Anthologies — Mixed signals aren’t just a social issue.

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Welcome to my unedited thoughts for today.

Let me begin by saying that I love anthologies. Short story and/or novella collections give readers a fantastic opportunity to discover new authors (oh, the joy of finding a previously unknown gem!), or to re-discover forgotten ones. Well-written shorts give series writers an opportunity to tell stories outside their established story arc, the chance to share the stories of secondary or background characters, and the chance to just have fun with some characters and a world they have grown to love without having to fit the story in a timeline, or to keep up with a relentless pace and ever-darkening long-term story arc. For example: Jim Butcher’s Dresden Files stories vs. the novels – tell me he’s not relaxing and having a good time with those short stories, in addition to expanding the characters and universe of Harry Dresden! I know I am as a reader!!

Anthologies are a great way to find a new author, sure, but they are also a fantastic way to revisit your favorite characters from a series (example: Thea Harrison’s awesome novellas!) in between novels, or to enjoy a bite-sized story while you eat lunch. Of course, not all short stories are created equal, but when they are good… mmmmm….what a treat. A perfect guilty pleasure. Perhaps I just want to read a bunch of stories collected around a theme. But I’m wandering from my main point (shocking, I know) – I love anthologies.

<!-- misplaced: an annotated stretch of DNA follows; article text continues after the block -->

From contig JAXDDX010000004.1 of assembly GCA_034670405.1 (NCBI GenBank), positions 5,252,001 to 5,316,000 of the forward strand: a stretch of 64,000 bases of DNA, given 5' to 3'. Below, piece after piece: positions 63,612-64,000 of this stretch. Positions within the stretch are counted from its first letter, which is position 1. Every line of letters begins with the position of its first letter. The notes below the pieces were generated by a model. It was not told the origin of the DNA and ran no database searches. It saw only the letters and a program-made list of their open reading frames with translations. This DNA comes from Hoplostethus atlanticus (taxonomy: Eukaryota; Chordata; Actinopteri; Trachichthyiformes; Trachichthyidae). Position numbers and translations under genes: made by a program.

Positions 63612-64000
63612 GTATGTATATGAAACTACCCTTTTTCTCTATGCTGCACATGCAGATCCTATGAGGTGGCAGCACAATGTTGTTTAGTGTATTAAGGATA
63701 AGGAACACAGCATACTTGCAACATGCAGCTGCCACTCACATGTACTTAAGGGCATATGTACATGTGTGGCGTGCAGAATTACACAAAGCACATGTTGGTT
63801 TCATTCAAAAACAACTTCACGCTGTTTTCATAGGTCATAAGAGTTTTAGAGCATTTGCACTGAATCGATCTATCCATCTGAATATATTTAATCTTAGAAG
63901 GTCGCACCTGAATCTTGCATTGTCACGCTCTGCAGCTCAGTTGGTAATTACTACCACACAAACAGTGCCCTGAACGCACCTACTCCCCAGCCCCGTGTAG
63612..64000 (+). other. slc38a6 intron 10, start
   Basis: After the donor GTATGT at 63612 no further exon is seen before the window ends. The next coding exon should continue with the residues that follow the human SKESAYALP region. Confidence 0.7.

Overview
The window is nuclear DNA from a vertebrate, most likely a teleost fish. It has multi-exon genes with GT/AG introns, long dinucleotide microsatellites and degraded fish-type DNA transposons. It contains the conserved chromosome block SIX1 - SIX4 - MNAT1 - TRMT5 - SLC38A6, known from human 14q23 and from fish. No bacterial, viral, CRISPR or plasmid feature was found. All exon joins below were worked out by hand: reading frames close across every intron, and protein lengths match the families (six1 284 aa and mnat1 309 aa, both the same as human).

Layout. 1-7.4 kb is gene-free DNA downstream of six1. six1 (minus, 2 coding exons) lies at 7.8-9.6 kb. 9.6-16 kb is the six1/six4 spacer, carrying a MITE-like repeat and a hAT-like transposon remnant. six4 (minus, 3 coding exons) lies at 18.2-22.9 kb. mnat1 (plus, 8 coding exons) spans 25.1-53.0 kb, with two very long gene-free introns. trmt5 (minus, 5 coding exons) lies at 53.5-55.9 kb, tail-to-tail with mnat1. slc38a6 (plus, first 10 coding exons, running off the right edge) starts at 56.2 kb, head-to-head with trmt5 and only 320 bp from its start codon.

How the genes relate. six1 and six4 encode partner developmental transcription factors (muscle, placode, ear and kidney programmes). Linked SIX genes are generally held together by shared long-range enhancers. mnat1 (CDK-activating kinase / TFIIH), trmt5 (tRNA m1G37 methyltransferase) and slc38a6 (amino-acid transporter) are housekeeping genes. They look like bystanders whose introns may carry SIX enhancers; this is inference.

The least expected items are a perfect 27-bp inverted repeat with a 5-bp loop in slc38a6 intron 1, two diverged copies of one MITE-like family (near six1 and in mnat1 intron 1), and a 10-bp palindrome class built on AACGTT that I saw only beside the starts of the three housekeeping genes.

However.

Anthologies are often “controversial” for reviewers. Well, for some reviewers. Ok, I’ll be honest. For me. For this reviewer, anthologies are frequently rather stressful. Why, you ask? Well, the review is for the book as a whole, but each story is individual. What if I absolutely love-with-unholy-passion four stories, loathe three stories, and feel varying degrees of ambivalence toward six stories? How do I rate that? Do the loves and hates cancel out, leaving me with a lukewarm 2.5 or 3 star rating (or a C- if you prefer grades to stars)? Do I love my preferred stories so much that I ignore the others and go for broke with 5 stars (an A+)? The actual written review gives me the chance to explain my mixed feelings, to rave about favored stories and explain my thoughts/reasons for disliking (or ignoring) the others, but we all know that frequently people are just quick-scanning reviews for something of interest. Are they going to bother reading the review if they see 2.5 stars at the top? Am I giving my favorite stories the shaft with a low-star rating for the whole book? Even if the rest of the book sucks?

Is there a good solution to this dilemma out there? I’d love to hear what you think! What are your favorite story collections? Why do you read them? Why do you love them? Hate them? Avoid them???

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